"Dance, dance, dance to the distortion..."

It's been just over three years since Katy Perry released her last album, Prism. Between then and now, she performed at the Super Bowl Halftime Show (with Left Shark!), launched her own label, recorded a song for the Olympics, campaigned tirelessly for Hillary Clinton... and got "woke," for better or worse. ("I'm wide awake...")

On "Chained to the Rhythm," Perry's first single from her long awaited fourth studio album, due out 2017, the picket sign-wielding pop star dashes her wistful sex-drenched teenage dreams of yesteryear (more specifically, 2010) for a subtle socially-minded sound—a path she previously hinted she would take.

Over a warm, shimmering, throbbing trop-disco beat, the "California Gurl" waxes about apathy, media distortion and the political bubble, all major points of conversation during the explosive 2016 presidential election: "Are we tone deaf / Keep sweeping it under the mat... / So comfortable, we're living in a bubble, bubble / So comfortable, we cannot see the trouble, trouble," she muses.

She also gets a reggae-tinged assist on the track's bridge courtesy of Skip Marley—grandson of iconic peace activist and musician Bob Marley—who sticks it to the man:

It is my desire
Break down the walls to connect, inspire
Up in your high place, liars
Time is ticking for the empire
The truth they feed is feeble
As so many times before
They greed over the people
They stumbling and fumbling
And we about to riot
They woke up, they woke up the lions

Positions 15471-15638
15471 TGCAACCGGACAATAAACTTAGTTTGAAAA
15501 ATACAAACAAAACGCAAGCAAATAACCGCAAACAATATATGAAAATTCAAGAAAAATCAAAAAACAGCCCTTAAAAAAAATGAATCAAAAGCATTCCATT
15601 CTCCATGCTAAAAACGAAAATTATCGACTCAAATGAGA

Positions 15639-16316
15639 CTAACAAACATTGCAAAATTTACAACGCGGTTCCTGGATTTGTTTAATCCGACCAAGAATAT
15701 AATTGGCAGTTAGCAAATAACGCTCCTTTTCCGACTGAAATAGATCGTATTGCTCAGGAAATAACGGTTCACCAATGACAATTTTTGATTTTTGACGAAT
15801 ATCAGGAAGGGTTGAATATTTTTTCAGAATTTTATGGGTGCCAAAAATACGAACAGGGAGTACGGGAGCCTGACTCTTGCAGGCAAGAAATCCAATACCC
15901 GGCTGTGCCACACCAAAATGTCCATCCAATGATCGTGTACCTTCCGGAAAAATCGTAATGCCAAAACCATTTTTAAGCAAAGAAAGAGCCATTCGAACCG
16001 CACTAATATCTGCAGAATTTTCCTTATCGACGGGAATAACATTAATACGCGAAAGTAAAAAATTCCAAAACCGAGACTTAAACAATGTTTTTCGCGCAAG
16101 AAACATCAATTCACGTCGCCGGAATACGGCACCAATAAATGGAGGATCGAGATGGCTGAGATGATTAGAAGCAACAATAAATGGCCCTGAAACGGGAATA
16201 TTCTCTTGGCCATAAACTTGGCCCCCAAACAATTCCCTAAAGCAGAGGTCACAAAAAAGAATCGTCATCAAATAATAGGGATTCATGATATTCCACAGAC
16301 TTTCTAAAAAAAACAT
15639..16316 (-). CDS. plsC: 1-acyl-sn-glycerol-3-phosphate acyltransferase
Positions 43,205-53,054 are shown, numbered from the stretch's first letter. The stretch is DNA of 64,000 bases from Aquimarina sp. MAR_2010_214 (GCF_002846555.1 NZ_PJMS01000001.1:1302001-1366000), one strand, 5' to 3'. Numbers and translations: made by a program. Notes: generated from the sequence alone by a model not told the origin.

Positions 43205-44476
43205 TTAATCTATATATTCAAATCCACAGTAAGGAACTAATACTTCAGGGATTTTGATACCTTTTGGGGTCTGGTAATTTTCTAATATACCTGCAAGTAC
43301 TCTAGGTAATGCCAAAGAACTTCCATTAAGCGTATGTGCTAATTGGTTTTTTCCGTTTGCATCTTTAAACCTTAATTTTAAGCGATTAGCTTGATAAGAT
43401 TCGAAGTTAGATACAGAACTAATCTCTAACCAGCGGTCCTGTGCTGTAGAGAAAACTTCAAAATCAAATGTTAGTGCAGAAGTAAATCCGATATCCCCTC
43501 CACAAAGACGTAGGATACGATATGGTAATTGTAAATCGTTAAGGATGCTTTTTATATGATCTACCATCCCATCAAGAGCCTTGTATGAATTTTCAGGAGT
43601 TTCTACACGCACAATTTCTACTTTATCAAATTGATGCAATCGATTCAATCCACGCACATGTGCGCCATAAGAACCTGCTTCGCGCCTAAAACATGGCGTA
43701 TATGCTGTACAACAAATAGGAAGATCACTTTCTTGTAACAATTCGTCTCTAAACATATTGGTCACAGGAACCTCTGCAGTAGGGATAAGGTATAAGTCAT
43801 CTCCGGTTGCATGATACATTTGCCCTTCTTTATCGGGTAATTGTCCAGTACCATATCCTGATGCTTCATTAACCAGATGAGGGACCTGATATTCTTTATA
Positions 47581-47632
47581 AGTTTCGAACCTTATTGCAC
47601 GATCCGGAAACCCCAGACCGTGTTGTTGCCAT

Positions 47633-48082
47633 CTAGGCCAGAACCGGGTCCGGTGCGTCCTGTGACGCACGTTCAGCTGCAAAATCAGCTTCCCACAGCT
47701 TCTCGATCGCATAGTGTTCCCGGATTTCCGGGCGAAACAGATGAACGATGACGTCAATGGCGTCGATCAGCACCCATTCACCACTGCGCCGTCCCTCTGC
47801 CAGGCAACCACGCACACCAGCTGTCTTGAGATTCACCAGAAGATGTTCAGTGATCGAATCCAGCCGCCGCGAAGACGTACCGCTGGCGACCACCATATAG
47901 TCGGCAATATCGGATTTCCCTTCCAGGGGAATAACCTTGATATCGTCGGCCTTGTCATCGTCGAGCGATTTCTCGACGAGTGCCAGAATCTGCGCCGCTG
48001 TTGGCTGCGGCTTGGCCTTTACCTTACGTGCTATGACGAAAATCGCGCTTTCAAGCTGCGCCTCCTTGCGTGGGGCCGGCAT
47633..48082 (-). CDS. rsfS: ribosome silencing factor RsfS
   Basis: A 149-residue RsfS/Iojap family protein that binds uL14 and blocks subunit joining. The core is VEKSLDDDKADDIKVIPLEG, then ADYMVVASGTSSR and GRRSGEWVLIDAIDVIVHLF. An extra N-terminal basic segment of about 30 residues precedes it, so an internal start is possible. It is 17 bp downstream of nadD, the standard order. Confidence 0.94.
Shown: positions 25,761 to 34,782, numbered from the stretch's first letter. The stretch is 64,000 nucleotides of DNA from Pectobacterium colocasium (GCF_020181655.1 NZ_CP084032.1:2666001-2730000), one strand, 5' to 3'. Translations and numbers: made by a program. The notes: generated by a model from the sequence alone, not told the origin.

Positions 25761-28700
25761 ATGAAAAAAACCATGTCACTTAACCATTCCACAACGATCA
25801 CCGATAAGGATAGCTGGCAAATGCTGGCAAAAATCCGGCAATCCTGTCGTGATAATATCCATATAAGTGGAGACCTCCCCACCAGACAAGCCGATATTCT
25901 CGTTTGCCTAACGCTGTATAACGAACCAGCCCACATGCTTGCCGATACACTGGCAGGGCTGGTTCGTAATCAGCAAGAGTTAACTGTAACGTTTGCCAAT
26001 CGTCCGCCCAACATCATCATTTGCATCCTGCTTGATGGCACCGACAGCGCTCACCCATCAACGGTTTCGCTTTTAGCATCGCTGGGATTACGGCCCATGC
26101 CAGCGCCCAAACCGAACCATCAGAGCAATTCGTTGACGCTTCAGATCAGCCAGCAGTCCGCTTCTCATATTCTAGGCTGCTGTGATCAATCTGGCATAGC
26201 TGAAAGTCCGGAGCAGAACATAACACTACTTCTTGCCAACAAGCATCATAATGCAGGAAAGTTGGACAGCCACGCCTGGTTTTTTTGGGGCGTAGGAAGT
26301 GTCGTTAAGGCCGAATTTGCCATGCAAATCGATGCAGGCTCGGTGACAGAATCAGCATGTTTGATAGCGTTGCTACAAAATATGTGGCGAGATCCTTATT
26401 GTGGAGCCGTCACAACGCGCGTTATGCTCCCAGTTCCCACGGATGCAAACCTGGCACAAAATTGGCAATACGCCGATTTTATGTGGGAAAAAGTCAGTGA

Unfortunately, Perry's message ultimately gets lost in the Max Martin-produced rhythm she so desperately desires to break free from. Any of the song's mild, radio-friendly activism disintegrates altogether on the chorus when the artist loses her footing and begins to crow about turning up her "favorite song" and "stumbling around like a wasted zombie."

If the intention is to sarcastically lampoon our collective tendency to willfully ignore the writing on the wall, so to speak—for instance, you may interpret the "wasted zombie" lyric as a criticism of our dependency on the State to manipulate us—the point becomes moot once the singer-songwriter surrenders to the tune's bubblegum froth and shifts into party anthem ambiguity. (Not all music needs to be political, and all political music doesn't need to be overt—but it should certainly be clear enough to leave a lasting impact on the listener without being up for interpretation.)

While the performer's fizzy, rose-colored "purposeful pop" return is welcome—and a nice break from the moody, atmospheric R&B sex-pop currently dominating Top 40—it lacks the bite and sacrifice of other artists who have tread into unfiltered social, cultural and political commentary in their music (Lady Gaga's "Born This Way," Beyonce's "Formation," M.I.A.'s "Powa").

Don't get me wrong: There's no doubt Perry's catchy, mid-tempo "Chained to the Rhythm" won't be her next radio hit. It's a bop. And the single's anti-complacency rallying cry is something I can get behind. But until the pop star breaks wholly free from the notion that she can dance her way through the revolution, she remains shackled to her disco ball.

Pop Songs With a Social Message:

More From 107.3 KFFM